X-citing Advances In Spine Surgery

The spine forms a pillar of support for the skeletal system and head. It is among the most delicate parts of the body because it houses the spinal cord containing millions of small nerves that send messages from the body to the brain. This is known as the nervous system.

Showing me a skeleton , Dr Cheok Chee Yew, consultant orthopaedic surgeon at the Penang Adventist Hospital, points out the spinal cord while explaining that back pain is becoming an increasingly common problem in modern times.

He explains that the most common reason for back pain is disc degeneration, which can happen due to various reasons, whether trauma, poor posture, smoking, obesity, age or wear and tear of the spine.

“It is more common among post-menopausal women in their fifties, but more young people are getting spine problems these days,” says Dr Cheok.

As the nervous system controls movement and coordination, any injury or damage can be severe, sometimes resulting in paralysis or debilitating pain. This is the reason why most people with slipped discs, spinal cord injury or degeneration tend to avoid spine surgery, for fear of being paralysed in the event of a mishap during surgery.

Their fear is not totally unfounded, says Dr Cheok.

“Traditionally, spine surgery is done either from the front or the back of the body. These surgeries cause substantial disruption to the surrounding muscles, bones and ligaments, increasing the risks of pain and loss of sensation to affected body parts,” he explains.


In the recent years, the launch of newer advances in spine surgery has brought much hope to patients who need spine reconstruction. The X-Lif (Extreme Lateral Interbody Fusion), for instance, is a revolutionary spine surgery that is less invasive, has faster recovery period and shorter hospitalisation.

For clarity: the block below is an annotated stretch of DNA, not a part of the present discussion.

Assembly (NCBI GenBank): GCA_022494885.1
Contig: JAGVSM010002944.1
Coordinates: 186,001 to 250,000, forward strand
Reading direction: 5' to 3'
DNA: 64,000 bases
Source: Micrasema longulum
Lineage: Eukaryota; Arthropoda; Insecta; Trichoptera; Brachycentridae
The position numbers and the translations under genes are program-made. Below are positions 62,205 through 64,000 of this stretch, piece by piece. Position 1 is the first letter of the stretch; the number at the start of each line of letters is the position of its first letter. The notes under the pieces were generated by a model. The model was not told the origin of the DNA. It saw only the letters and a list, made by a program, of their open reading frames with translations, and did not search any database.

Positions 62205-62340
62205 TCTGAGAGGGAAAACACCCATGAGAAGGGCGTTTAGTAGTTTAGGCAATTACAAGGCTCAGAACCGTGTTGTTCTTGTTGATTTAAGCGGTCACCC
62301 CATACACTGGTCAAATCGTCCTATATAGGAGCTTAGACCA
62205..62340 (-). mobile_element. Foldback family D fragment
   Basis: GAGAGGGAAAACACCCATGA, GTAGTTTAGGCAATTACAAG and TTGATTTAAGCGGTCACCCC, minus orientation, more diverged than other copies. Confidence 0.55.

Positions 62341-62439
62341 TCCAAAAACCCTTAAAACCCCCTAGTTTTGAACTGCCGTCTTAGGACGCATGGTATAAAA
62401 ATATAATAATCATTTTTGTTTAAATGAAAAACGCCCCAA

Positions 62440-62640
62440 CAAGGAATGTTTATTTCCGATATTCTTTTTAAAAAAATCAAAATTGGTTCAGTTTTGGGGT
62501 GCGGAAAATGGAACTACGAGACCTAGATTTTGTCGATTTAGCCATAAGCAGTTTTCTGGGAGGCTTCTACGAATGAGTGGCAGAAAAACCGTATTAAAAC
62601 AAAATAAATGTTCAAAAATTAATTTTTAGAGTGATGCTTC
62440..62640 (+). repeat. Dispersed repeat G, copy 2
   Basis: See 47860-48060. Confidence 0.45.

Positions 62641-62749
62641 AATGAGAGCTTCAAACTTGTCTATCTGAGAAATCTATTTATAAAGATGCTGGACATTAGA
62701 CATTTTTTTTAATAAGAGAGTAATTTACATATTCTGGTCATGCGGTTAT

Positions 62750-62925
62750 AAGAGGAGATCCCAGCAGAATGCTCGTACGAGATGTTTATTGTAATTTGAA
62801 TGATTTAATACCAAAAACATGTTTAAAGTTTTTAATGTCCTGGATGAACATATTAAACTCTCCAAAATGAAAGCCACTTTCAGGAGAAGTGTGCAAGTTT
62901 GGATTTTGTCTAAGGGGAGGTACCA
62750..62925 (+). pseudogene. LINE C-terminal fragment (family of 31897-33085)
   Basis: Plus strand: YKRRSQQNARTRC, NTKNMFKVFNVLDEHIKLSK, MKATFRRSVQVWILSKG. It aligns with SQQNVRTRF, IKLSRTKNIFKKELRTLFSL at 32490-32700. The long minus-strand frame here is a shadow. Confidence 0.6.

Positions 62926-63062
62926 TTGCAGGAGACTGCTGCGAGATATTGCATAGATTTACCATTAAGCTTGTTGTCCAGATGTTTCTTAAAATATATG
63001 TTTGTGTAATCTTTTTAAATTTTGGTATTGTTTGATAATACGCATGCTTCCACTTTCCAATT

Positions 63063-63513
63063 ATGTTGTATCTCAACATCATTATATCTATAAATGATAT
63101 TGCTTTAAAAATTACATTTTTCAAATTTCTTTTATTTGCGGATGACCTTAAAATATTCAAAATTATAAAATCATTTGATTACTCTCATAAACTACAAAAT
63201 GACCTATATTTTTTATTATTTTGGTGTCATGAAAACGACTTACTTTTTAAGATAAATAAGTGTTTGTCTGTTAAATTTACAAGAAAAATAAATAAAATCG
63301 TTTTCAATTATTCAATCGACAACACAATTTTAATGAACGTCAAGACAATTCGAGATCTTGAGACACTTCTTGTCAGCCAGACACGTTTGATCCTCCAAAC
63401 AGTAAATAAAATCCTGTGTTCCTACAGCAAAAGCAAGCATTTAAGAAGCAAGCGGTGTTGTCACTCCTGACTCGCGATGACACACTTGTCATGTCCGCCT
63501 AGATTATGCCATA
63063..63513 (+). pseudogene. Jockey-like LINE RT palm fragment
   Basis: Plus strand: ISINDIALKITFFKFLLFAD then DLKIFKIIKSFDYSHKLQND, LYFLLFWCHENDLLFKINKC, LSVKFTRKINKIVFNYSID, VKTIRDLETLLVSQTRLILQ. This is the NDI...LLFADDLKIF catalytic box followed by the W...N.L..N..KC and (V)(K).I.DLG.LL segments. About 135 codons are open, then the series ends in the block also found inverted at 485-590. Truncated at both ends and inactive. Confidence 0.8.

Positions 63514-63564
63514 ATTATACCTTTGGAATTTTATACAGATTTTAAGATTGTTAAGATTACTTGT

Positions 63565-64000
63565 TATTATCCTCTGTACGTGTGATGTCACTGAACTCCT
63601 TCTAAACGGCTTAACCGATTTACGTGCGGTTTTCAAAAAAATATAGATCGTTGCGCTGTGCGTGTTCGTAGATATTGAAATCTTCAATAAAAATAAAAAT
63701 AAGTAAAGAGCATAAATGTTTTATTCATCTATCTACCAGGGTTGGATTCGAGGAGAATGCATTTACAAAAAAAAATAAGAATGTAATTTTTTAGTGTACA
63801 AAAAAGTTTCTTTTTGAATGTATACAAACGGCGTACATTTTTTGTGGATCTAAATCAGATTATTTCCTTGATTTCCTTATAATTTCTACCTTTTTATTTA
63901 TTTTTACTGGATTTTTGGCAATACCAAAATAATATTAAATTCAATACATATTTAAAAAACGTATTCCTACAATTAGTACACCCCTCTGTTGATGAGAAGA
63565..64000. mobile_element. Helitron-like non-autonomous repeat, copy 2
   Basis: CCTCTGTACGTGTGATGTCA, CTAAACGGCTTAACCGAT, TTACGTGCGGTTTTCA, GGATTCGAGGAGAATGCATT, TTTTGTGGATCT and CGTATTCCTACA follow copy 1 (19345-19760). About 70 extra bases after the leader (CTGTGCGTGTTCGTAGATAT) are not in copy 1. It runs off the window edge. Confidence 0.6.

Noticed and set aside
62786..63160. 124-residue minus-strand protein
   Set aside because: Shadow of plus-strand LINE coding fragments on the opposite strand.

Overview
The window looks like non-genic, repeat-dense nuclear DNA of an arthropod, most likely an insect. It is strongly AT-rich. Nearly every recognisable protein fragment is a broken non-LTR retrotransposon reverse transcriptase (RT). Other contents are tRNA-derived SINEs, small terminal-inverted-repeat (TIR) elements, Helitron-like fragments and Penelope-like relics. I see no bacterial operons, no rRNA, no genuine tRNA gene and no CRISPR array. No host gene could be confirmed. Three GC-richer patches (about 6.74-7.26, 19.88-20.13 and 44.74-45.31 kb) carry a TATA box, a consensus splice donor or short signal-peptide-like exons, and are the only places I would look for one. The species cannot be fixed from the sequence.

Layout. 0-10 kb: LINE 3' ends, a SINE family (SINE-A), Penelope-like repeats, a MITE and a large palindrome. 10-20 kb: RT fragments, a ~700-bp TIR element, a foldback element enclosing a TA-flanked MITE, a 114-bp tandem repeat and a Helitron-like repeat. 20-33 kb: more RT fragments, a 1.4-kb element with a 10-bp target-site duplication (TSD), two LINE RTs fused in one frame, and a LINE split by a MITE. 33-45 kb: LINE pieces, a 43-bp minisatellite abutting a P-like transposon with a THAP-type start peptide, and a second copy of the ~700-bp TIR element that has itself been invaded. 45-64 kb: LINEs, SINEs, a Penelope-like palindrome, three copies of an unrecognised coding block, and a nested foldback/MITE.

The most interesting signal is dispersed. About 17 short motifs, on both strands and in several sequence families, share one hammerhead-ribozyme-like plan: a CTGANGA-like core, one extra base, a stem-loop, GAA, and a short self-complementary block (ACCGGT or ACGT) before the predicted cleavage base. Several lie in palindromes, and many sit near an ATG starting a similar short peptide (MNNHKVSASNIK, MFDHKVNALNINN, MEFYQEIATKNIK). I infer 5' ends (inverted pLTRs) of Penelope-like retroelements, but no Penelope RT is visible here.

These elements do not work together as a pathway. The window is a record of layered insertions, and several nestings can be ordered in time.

The main advantage of X-Lif is that it is minimally invasive, explains Dr Cheok.

Instead of large incisions at the back that are done with traditional methods, surgeons only need to make two small little holes (1- 4 cm wide) at the side of the patient to access the spine in what is known as keyhole surgery.

The smaller incisions are so much safer than before because blood loss is so minimal. Using a spinal nerve monitoring technology called Neurovision, surgeons have accurate, real time feedback about your nerve condition and function, hence drastically reducing the risks of nerve injury.


Before recommending surgery, you will first be assessed to determine whether your condition can be resolved with non-surgical treatment such as medications or physiotherapy.

If surgery is recommended, your surgeon will assess whether you are a suitable candidate for the X-Lif procedure. Generally, the X-Lif can only be conducted on patients with lumbar spine problems that are closest to the side of the body. The procedure is safe to be done on patients with well-controlled diabetes, heart problems or hypertension.

Your surgeon will usually request for x-rays, MRI or CT-scan results that can help with your treatment plan.

Surgery takes around 1-3 hours, with each disc level taking up to 45 minutes. Hospitalisation is between 2-3 days, compared to 3-5 days for conventional surgery.

Most patients can begin driving, light exercises, office work and sexual activity within two weeks, compared to 5-6 months with conventional spine surgery.

“This procedure has revolutionised the way spine surgery works and we are very excited about its potential. What is most amazing is how fast patients recover- the lack of pain and immobility that patients previously had to endure,” said Dr Cheok.

The X-Lif spinal surgery is only available at several hospitals such as Penang Adventist Hospital, Sri Kota Medical Centre and Sime Darby Medical Centre.

Comments are closed.